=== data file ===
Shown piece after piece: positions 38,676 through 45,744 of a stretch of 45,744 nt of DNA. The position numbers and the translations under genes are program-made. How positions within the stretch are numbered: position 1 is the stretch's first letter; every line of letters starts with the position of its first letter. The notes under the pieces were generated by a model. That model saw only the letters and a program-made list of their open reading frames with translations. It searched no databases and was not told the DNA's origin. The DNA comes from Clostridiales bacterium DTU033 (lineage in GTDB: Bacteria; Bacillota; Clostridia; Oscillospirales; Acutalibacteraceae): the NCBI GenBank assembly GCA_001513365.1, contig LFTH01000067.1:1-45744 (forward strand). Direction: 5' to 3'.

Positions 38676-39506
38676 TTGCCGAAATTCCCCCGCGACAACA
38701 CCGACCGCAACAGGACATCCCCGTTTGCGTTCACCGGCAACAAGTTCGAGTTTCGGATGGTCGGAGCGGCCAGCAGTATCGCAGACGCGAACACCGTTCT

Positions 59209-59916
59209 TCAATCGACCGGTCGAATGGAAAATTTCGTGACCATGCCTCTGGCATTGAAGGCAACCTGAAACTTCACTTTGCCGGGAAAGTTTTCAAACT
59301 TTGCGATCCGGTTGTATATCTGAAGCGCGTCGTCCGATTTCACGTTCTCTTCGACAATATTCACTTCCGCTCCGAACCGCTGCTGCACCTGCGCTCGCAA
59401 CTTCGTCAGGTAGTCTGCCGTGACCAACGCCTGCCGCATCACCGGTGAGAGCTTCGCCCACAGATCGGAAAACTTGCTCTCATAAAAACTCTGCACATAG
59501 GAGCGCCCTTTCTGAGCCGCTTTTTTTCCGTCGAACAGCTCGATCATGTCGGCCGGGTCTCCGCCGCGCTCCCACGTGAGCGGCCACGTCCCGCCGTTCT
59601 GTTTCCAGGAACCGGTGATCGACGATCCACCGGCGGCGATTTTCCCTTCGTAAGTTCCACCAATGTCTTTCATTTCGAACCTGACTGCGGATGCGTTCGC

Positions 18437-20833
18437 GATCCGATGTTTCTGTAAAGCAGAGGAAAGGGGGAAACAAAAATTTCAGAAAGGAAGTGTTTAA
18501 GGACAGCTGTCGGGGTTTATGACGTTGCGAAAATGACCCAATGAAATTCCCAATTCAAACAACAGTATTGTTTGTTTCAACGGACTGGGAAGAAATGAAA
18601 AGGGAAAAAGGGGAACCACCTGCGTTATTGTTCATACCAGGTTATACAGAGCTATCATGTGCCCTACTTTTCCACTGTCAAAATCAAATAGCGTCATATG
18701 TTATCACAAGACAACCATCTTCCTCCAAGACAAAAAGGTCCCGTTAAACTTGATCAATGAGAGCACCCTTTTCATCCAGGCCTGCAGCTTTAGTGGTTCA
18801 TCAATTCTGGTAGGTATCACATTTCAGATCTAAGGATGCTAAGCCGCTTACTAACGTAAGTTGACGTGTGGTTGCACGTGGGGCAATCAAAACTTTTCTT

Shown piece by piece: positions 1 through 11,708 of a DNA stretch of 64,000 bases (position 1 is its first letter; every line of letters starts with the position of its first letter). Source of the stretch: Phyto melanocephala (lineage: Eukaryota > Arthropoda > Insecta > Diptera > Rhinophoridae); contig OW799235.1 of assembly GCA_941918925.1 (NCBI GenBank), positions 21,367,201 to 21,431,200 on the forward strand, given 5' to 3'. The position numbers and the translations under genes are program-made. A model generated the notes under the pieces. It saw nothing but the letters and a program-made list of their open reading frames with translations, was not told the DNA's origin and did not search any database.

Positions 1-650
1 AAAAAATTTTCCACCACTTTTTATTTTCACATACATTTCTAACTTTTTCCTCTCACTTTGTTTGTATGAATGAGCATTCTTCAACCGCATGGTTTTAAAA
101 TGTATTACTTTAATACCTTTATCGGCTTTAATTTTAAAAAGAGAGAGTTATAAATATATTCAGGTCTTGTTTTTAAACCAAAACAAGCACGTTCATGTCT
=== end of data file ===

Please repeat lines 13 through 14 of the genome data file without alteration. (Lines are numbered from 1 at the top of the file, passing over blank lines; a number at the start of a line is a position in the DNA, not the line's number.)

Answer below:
18501 GGACAGCTGTCGGGGTTTATGACGTTGCGAAAATGACCCAATGAAATTCCCAATTCAAACAACAGTATTGTTTGTTTCAACGGACTGGGAAGAAATGAAA
18601 AGGGAAAAAGGGGAACCACCTGCGTTATTGTTCATACCAGGTTATACAGAGCTATCATGTGCCCTACTTTTCCACTGTCAAAATCAAATAGCGTCATATG